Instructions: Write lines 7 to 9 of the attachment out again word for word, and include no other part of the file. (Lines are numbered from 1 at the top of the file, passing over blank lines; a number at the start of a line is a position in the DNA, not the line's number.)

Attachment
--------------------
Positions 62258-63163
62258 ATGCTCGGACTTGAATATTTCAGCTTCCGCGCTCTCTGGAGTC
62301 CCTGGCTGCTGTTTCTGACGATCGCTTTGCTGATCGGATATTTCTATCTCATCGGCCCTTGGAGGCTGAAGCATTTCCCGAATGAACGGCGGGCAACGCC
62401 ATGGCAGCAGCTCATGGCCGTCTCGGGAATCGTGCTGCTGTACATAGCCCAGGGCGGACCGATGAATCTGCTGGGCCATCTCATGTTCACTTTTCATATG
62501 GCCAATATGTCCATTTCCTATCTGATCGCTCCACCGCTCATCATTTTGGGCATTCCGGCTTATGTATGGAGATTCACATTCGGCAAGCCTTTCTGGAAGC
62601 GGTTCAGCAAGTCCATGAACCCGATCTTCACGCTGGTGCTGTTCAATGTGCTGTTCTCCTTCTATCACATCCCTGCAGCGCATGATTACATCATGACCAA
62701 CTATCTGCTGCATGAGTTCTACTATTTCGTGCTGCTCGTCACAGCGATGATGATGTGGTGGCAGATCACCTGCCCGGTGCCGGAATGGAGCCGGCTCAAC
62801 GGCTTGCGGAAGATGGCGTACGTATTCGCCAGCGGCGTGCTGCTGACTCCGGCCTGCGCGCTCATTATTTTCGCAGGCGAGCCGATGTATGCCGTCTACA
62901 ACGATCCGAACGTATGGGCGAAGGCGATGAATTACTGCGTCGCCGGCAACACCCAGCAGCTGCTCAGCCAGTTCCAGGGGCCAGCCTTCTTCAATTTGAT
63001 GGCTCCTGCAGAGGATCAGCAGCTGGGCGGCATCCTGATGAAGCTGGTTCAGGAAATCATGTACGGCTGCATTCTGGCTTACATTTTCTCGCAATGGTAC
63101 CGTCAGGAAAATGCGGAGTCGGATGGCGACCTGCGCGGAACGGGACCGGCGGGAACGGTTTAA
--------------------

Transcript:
62701 CTATCTGCTGCATGAGTTCTACTATTTCGTGCTGCTCGTCACAGCGATGATGATGTGGTGGCAGATCACCTGCCCGGTGCCGGAATGGAGCCGGCTCAAC
62801 GGCTTGCGGAAGATGGCGTACGTATTCGCCAGCGGCGTGCTGCTGACTCCGGCCTGCGCGCTCATTATTTTCGCAGGCGAGCCGATGTATGCCGTCTACA
62901 ACGATCCGAACGTATGGGCGAAGGCGATGAATTACTGCGTCGCCGGCAACACCCAGCAGCTGCTCAGCCAGTTCCAGGGGCCAGCCTTCTTCAATTTGAT